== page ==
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Stagliano Judge Rules Jury Need Not See Entire Movies (Updated)

Stagliano Judge Rules Jury Need Not See Entire Movies (Updated)

In an apparent violation of the U.S. Supreme Court’s decision in Miller vs. California, Judge Richard J. Leon ruled this afternoon that the jury which will judge the legality of the two videos and one trailer distributed by John Stagliano Inc. may render its decision by viewing only portions of the charged videos, and that in no case will the prosecution be required to play the entire movies in court, nor will the defense be allowed to play whatever portions the government fails to play during the defense case.

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The Supreme Court’s Miller test uses the phrase “taken as a whole” in two of its three prongs: the first (“prurient interest”) and the third (“serious literary, artistic, political and scientific value”); however, Judge Leon termed the playing of the full movies to be “repetitive” and “a needless consumption of time.”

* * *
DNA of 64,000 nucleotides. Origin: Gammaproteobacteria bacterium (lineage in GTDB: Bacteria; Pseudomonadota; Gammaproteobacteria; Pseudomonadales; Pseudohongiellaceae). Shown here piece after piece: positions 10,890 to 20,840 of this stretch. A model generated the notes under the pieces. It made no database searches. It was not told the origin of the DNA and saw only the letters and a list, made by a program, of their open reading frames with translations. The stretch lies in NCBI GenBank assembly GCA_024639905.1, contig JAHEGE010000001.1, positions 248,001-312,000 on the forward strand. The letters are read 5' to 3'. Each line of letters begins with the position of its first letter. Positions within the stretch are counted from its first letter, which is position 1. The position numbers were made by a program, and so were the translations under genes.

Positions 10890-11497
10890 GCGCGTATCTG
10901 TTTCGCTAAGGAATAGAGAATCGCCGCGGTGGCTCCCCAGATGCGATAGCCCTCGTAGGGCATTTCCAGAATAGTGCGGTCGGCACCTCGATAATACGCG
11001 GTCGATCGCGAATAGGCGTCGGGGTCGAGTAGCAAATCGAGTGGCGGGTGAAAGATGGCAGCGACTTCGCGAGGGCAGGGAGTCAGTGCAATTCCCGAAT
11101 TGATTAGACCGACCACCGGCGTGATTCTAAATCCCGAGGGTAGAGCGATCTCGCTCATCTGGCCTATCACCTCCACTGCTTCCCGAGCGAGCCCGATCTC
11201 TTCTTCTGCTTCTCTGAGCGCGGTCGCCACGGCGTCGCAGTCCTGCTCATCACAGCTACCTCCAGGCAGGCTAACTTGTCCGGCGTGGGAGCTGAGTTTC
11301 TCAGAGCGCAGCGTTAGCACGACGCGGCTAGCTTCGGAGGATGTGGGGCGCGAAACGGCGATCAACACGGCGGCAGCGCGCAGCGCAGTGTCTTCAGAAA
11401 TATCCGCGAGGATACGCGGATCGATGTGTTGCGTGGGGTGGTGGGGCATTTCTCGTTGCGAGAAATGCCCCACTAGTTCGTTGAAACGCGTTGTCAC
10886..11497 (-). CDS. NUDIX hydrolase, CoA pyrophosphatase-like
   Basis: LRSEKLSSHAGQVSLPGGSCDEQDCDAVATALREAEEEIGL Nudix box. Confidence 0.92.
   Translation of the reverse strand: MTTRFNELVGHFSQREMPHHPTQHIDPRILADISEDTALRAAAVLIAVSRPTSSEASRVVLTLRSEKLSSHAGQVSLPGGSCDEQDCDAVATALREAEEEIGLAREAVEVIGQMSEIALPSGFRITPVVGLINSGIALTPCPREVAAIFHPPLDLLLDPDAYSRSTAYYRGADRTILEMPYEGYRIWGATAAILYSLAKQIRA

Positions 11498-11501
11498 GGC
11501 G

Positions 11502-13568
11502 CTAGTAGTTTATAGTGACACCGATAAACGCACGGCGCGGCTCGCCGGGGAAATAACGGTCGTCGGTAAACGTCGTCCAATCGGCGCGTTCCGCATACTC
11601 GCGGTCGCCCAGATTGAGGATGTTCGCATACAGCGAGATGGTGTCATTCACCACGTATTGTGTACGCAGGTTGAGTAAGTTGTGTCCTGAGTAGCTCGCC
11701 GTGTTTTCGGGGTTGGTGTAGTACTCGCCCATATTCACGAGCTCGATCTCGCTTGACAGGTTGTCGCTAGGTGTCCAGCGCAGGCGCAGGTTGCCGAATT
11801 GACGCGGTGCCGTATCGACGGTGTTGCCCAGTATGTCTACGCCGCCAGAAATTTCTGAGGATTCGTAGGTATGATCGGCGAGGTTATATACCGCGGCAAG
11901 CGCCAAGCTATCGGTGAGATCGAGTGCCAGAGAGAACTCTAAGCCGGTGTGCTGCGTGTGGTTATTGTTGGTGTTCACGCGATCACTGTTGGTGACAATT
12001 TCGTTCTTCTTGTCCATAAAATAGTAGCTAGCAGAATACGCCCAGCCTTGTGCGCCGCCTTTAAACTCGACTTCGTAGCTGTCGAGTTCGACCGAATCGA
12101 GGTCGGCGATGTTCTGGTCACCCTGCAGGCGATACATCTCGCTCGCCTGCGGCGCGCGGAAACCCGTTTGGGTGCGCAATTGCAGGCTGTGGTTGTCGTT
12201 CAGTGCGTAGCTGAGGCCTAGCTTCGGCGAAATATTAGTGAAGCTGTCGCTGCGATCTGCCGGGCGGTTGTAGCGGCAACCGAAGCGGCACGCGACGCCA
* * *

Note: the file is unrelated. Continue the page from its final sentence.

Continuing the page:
“I will not allow the defendants to play the full-length movies in their entirety,” the judge stated in an opinion to be published later.

According to the judge, a jury need not see an entire movie in order to judge either its prurient appeal or its validity scientifically or artistically; they can infer those attributes by seeing short samples of the works and hearing the remainder summarized from the witness stand.

The impact of this ruling, if upheld by higher courts, could be disastrous for the adult industry and would take the entire body of obscenity law back to the 1950s.

AVN has also learned that even when the portions of the movies are played in the courtroom, no spectators, including most press, will be allowed to see or hear them, as the TV monitors will be turned toward the jury only. Jurors and two local journalists will be supplied with headphones through which to hear the movies’ soundtracks. It is rumored that the organization Reporters Committee for a Free Press has filed a complaint with the District of Columbia court requesting to see and hear the movies in the courtroom at the same time as the jury.

Check back with AVN.com later on this important development.

Update from the trial, 4 p.m. Eastern Time: FBI Special Agent Daniel Bradley, currently on the witness stand, testified that it was he who ordered the DVDs Milk Nymphos and Storm Squirters 2 from a company called BTMMailorder.com, located in Baltimore, and had them sent to an undercover post office box in Washington, D.C.

On the witness stand, Bradley described the front and back covers of Milk Nymphos. At present, court personnel are attempting to play a scene from Milk Nymphos 2 for the jury.






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